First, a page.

It wasn’t long ago that the world’s media headlines were shrieking about impending nuclear war in and around the Korean peninsula. Now the news is almost bizarrely positive.
North and South Korean leaders shaking hands and beaming. US citizens held in North Korea released. And a historic meeting now scheduled in Singapore between North Korea’s Supreme Leader Kim Jong-un and the USA’s Supreme Leader Donald Trump: the first face-to-face meeting at the top level between countries whose angry exchanges and mutual suspicions have dragged on since the 1950s.
Plenty of sensible people can’t believe that all this is for real.
It’s obviously impossible to believe that Donald Trump is a weird diplomatic genius cruising towards a Nobel Peace Prize. This must be a ghastly miscalculation, or (worse) a cunning North Korean trick aimed at winning respectability but conceding nothing important on its nuclear weapons ambitions.
This last argument has its attractions for the armchair pundit.
North Korea has been nothing but duplicitous, brutish and belligerent for as far back as anyone can remember, a sui generis phenomenon in international relations revelling in its own isolation and backwardness.
Nonetheless the latest rounds of international sanctions (supported by a China unimpressed with new tensions emanating from Pyongyang) have hit hard. Plus it seems that a mountain hosting North Korea’s nuclear test facilities has collapsed. So for now it suits the North Korean regime to pretend to want a new deal: buy time, but give away nothing that matters.
In short, North Korea can’t be trusted. But no less important, Kim Jong-un can’t trust Washington.
Look at the latest US decision to pull out of the Iran Deal, something that looks oddly like the sort of sophisticated international arrangement that might make sense for monitoring North Korea’s nuclear programmes. And then there’s Libya. Colonel Gaddafi did everything the West wanted by surrendering his most deadly weapons programmes, yet he ended butchered in a ditch after being bombed by Western capitals.
Conclusion for the armchair pundit? All this Korean good news is nothing but an empty show or a dangerous exercise in self-delusion. Going nowhere, but looking pretty.
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In July last year when the rhetoric between North Korea and Washington was getting alarmingly angry as Pyongyang tested new missiles, I made this suggestion:
Maybe the way to bring everyone together on this one is to use a very big What If? question, to get away from sterile bickering over Positions and drill down into real Interests and Needs.
● Korea is legally reunited under one flag in a complicated one-country-two-systems sort of way that USA/China/Russia/Japan together guarantee
● It accepts as part of the deal a phased withdrawal of US forces and denuclearisation/neutrality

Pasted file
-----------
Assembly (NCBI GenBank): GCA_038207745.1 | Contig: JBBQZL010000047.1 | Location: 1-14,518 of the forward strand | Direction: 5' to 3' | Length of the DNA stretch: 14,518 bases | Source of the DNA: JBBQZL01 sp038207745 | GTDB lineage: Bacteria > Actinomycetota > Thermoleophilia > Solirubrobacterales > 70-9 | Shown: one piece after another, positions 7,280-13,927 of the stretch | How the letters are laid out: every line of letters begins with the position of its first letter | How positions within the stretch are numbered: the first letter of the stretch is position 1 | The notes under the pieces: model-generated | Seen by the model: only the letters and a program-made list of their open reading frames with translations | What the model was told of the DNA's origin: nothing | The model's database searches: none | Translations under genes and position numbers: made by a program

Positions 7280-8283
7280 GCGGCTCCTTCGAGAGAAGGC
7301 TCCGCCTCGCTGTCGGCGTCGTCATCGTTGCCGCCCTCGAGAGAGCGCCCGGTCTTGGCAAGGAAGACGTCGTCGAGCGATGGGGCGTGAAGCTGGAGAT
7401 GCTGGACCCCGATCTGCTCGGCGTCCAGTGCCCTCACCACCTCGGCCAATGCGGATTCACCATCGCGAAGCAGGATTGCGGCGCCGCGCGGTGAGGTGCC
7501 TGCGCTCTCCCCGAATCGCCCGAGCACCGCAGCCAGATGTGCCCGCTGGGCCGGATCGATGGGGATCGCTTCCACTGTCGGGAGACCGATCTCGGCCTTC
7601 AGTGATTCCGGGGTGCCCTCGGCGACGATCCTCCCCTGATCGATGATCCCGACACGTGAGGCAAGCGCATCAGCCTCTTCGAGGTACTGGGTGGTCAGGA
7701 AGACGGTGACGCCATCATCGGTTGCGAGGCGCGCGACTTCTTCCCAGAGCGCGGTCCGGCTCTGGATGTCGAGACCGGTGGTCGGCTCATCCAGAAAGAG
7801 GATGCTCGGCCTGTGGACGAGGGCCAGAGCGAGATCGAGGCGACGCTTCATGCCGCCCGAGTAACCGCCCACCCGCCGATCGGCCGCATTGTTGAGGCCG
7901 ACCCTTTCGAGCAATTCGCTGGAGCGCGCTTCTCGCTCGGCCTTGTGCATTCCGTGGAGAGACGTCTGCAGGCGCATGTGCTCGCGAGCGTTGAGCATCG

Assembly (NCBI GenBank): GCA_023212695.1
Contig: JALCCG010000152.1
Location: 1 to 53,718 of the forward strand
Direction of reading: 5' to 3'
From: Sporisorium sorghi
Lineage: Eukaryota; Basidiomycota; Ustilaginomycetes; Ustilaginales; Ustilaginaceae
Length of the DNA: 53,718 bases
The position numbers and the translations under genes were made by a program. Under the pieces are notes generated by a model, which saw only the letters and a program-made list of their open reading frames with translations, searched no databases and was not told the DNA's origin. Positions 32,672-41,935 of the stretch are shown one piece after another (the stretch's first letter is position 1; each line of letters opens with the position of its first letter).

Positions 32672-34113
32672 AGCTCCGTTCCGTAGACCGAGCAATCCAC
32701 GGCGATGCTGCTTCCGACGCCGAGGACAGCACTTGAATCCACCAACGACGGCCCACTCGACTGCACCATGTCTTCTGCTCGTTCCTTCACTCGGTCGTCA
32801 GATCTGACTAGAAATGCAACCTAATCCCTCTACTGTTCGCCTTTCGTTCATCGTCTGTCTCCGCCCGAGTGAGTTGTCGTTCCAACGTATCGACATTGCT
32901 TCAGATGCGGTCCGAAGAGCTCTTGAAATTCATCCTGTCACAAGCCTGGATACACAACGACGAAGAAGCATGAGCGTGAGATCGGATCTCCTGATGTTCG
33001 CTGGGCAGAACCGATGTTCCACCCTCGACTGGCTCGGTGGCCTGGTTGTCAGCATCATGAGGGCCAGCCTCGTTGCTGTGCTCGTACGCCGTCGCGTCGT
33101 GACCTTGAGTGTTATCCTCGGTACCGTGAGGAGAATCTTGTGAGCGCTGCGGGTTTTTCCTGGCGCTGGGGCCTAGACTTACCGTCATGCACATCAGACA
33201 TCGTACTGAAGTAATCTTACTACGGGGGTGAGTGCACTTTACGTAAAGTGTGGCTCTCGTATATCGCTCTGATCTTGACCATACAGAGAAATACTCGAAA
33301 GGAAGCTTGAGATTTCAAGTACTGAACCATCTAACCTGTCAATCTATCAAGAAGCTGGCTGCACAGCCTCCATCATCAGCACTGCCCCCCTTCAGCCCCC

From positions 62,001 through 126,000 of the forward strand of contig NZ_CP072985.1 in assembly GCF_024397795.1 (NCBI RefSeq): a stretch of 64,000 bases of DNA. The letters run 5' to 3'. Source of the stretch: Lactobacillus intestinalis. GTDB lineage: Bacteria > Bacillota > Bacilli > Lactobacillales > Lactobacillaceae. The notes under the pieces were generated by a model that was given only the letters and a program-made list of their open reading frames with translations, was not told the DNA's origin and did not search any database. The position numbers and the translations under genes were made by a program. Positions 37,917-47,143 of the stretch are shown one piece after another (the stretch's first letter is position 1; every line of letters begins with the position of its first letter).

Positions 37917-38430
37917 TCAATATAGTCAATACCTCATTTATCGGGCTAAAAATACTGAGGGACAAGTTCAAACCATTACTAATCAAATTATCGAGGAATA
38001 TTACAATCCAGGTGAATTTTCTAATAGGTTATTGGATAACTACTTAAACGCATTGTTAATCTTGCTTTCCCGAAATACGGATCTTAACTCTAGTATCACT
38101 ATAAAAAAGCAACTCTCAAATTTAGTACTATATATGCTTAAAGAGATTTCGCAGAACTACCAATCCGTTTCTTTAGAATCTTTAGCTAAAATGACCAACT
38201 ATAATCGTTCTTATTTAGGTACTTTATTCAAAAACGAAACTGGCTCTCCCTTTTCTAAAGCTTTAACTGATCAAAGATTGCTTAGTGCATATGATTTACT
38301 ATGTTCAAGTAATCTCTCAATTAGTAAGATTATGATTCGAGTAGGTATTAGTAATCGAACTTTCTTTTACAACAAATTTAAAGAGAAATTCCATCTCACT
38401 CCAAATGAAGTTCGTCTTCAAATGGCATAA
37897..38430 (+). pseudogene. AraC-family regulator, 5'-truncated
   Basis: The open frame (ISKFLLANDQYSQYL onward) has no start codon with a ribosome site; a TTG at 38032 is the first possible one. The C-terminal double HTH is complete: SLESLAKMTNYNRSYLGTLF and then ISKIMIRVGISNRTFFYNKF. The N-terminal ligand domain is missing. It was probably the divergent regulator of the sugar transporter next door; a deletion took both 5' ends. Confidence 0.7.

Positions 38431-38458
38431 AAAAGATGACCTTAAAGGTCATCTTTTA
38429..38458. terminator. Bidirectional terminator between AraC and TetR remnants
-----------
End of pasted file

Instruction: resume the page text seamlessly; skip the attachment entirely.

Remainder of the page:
Done. No-one is threatened. Everyone gets richer.
Perhaps something like this is what we are now seeing.
President Trump by profession and temperament loves deals and haggling. Perhaps he has offered (or opened the way to talking about offering) a deal featuring a controlled ‘decompression’ of the North Korean system that scales tensions right down on a verifiable basis but (crucially for Kim Jong-un and his inner loyalists) keeps Kim Jong-un in the leadership business.
Perhaps the grim Gaddafi example is a model for how not to normalise a dictatorship: lots of diplomatic glory and a new sense of opening the economy to greedy Western companies, but no real change in governance. After all, where is there a good model in the Middle East for a steady successful movement from dictatorship to sustained democracy, of the sort seen across central Europe after communism collapsed? The Arab Spring protests seemed to be hoping for something like that, but look at the dismal results.
In Asia it’s different. China, South Korea and Vietnam offer distinct sustained models for bringing in radical market reforms and a general opening of opportunities without crashing or punishing the ruling elites. Controlled and disciplined decompression.
Plus China, Japan, Russia and the USA all have reasons to put their diplomatic and economic weight behind a new deal for the Korean peninsula that reduces tensions and scales back military forces.
All this offers a far wider spectrum of creative tough-minded options than anything available to Gaddafi. Perhaps to the point of giving Kim Jong-un serious food for thought:
“What if that strange Trump has a point? What if instead of the world seeing me as a big problem, the world starts seeing me as part of a huge solution?”
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Charles Crawford won Cicero Awards for speechwriting in 2016 and 2017. He writes at www.charlescrawford.biz
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